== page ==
My name is Vai, how can I help?

My name is Vai, how can I help?

A ‘digital’ biosecurity officer is assisting international visitors arriving at Auckland Airport in a world-first trial.

The first ever Digital Employee to be deployed at an airport, Auckland’s International Airport, is called Vai, which stands for Virtual Assistant Interface (Vai), and she started work last week.

Vai can see, hear and answer arriving international visitors’ questions.

Westpac’s Innovation Fund supported the development of Vai for the Ministry of Primary Industries (MPI), while FaceMe, a New Zealand-based company specialising in AI, developed the technology.

“The idea is for her to take some of the load off MPI officers during peak times by answering simple biosecurity questions from the public,” says MPI’s detection technology manager, Brett Hickman.

“She can answer questions such as what items need to be declared for inspection and can provide help with directions around the airport,” Mr Hickman says.

FaceMe built the world-leading digital employee platform which offers companies customised Digital Employees. With training, these ‘employees’ can offer personalised service using natural language.

“They can also learn from every past interaction to sharpen and perfect their skills,” says FaceMe chief executive Danny Tomsett.

“Vai is highly conversational and has been trained through every interaction, as well as data available on the website. She embodies the AI experience with human like qualities, including a friendly personality and emotional understanding,’ Mr Hickman adds.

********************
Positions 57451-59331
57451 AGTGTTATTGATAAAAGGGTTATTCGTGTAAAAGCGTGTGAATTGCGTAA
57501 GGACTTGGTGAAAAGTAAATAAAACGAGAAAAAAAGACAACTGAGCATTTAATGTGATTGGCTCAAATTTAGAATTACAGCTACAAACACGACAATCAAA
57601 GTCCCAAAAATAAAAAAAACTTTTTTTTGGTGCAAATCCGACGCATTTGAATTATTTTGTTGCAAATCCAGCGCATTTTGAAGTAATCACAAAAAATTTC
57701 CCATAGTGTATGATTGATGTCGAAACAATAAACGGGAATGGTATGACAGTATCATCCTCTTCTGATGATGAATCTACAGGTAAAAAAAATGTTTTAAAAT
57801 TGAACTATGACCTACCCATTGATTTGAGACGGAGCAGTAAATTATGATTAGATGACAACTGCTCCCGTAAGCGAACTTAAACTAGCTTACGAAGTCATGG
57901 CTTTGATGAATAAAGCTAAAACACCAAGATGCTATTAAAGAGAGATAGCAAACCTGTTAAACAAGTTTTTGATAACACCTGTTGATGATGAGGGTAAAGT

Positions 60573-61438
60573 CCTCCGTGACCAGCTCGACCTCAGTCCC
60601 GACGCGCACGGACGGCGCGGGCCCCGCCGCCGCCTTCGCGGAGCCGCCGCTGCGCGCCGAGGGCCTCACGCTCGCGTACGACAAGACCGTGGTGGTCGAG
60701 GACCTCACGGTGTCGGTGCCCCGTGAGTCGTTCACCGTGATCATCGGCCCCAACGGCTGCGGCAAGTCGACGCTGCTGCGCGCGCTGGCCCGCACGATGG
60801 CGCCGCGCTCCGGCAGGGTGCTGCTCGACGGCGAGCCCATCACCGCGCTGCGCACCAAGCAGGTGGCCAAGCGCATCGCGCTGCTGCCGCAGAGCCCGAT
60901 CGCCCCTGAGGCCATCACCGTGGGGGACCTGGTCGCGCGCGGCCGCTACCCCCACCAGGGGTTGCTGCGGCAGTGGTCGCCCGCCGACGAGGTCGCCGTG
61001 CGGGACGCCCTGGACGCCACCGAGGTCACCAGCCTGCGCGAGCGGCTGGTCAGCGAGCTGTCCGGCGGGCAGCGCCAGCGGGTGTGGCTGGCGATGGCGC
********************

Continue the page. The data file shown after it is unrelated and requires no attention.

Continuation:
The Westpac Innovation Fund was born out of the All of Government banking tender and is a $10 million initiative set up as a joint program between Westpac and the New Zealand Government. The Innovation Fund invests in proposals that drive value for both the public sector and Westpac.

MPI is trialling Vai in the airport’s biosecurity arrivals area to see whether she will become a permanent asset in the team.

“Nothing can replace real human interaction and relationships but Vai frees up our officers’ time so they can deal with the really important aspects of their role,” Mr Hickman says.

The Innovation Fund saw the value in supporting the trialling of this technology to assess the readiness and effectiveness of how artificially intelligent avatars could be used across parts of government. The FaceMe solution not only includes digital graphics, and understanding of emotion, but also a database of interactions and structured knowledge that is used to inform decisions.

Westpac’s head of public sector strategy, Brent Chalmers, says the Innovation Fund helps government agencies to solve problems and uncover new opportunities using smarter and faster approaches.

“The aim is to help create services and experiences that help grow a better and more innovative New Zealand,” says Mr Chalmers.

“Westpac does more than just fund ideas, we offer in-house and external expertise across a number of disciplines. In particular, we can help refine the thinking and approach by coaching candidates to help turn their ideas into real world outcomes.”

The findings from the trial are expected to be published in April 2018.

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